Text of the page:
Experts Condemn Many Cities' Fire Codes
Friday, March 16, 2007; 6:30 AM
NEW YORK -- Fire fatalities have steadily declined in the U.S. since the late 1970s, thanks partly to improved building codes requiring safety measures such as sprinkler systems, multiple fire exits and fire-resistant construction materials.
But a deadly blaze in the Bronx served as a ghastly reminder that many of the country's big cities are packed with homes that have none of these safety features.
The March 7 inferno claimed 10 lives when flames ignited by a space heater ripped through a century-old town house inhabited by two immigrant families from West Africa.
Investigators sifting through the ashes found a bunch of things they wish had been different about the building.
The three-story house lacked a fire escape and had only one stairwell, giving residents no way out once those steps were blocked by flames. There were no sprinklers. The house had only two smoke detectors, neither of which had working batteries or was hard-wired to the electrical system.
The modest home also was crowded with 22 residents, most of them children.
And yet, none of those deficiencies appeared to violate the city's building code.
As is the case in most cities, one- and two-family homes in New York are more lightly regulated than larger dwellings. At the doomed Bronx house, neither a sprinkler system nor a fire escape was required, city officials said.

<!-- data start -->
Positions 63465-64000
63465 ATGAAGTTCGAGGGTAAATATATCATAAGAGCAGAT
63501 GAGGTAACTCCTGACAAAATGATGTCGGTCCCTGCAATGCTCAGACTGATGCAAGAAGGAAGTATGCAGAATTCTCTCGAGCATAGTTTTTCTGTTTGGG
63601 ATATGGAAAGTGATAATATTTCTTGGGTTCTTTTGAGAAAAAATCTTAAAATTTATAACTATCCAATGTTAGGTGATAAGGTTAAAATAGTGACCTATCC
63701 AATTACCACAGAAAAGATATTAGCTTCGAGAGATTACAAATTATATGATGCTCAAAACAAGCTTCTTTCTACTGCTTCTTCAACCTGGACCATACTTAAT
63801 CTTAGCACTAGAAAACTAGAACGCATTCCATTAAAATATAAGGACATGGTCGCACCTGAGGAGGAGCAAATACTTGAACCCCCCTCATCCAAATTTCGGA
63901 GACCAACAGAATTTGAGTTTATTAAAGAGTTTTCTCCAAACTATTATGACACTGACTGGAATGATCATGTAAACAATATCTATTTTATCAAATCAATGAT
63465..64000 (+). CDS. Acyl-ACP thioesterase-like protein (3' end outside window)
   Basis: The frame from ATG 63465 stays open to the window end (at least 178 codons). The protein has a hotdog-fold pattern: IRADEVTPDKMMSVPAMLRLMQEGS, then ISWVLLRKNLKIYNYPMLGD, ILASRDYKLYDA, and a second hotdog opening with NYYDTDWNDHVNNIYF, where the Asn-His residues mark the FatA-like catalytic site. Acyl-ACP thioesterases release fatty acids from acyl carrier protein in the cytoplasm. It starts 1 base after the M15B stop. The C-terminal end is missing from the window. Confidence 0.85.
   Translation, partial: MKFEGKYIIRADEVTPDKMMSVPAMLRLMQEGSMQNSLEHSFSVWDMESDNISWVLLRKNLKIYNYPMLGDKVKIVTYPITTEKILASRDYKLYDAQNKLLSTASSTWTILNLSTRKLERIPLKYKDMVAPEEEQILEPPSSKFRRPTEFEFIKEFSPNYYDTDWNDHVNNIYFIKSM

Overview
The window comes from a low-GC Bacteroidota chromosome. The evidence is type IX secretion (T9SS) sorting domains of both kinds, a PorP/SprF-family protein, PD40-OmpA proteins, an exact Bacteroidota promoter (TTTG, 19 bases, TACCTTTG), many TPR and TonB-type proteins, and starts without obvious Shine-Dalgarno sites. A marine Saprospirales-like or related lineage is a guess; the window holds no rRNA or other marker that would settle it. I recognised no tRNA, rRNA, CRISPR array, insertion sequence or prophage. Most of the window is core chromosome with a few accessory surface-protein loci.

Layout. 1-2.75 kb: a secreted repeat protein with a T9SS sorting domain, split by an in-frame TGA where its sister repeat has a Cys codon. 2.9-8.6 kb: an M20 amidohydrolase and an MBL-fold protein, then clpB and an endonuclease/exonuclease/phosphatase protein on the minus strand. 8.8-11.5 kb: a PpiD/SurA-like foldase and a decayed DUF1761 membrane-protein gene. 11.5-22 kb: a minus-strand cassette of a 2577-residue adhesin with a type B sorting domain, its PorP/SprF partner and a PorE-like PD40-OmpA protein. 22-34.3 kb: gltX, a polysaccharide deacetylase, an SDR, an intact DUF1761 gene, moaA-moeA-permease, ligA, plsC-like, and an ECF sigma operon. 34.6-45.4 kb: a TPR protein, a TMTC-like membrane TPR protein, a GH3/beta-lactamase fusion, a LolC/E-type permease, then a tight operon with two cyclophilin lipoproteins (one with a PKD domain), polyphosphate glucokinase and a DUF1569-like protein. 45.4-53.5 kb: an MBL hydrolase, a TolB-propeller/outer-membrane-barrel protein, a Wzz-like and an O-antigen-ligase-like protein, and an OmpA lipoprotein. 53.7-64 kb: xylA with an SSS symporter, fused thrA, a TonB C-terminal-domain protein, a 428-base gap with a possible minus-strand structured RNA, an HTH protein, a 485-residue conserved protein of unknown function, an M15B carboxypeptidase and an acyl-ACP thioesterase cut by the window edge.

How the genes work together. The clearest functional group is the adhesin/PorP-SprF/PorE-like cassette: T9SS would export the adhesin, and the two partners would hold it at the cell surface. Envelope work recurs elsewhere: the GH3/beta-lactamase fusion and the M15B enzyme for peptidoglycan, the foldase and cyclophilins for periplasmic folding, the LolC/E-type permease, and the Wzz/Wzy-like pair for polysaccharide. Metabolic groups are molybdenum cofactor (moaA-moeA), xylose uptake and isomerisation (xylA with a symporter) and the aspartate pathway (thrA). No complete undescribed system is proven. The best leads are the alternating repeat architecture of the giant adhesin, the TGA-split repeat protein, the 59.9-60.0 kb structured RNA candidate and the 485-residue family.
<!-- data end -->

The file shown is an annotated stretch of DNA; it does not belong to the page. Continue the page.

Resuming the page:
There are thousands of homes just like it throughout the city, building experts said Wednesday.
"In most cities, there will be a stock of buildings that don't meet the current standards, and they are accidents waiting to happen," said Richard Custer, a fire safety expert at Arup, a global design firm. "The problem is, a lot of owners don't want to spend the money to bring these things up to speed."
That wasn't the case in the Bronx.
Homeowner Moussa Magassa had recently filed an application with the city to divide his house into three apartments and install sprinklers and a metal fire stairwell. The project had yet to be approved at the time of the fire.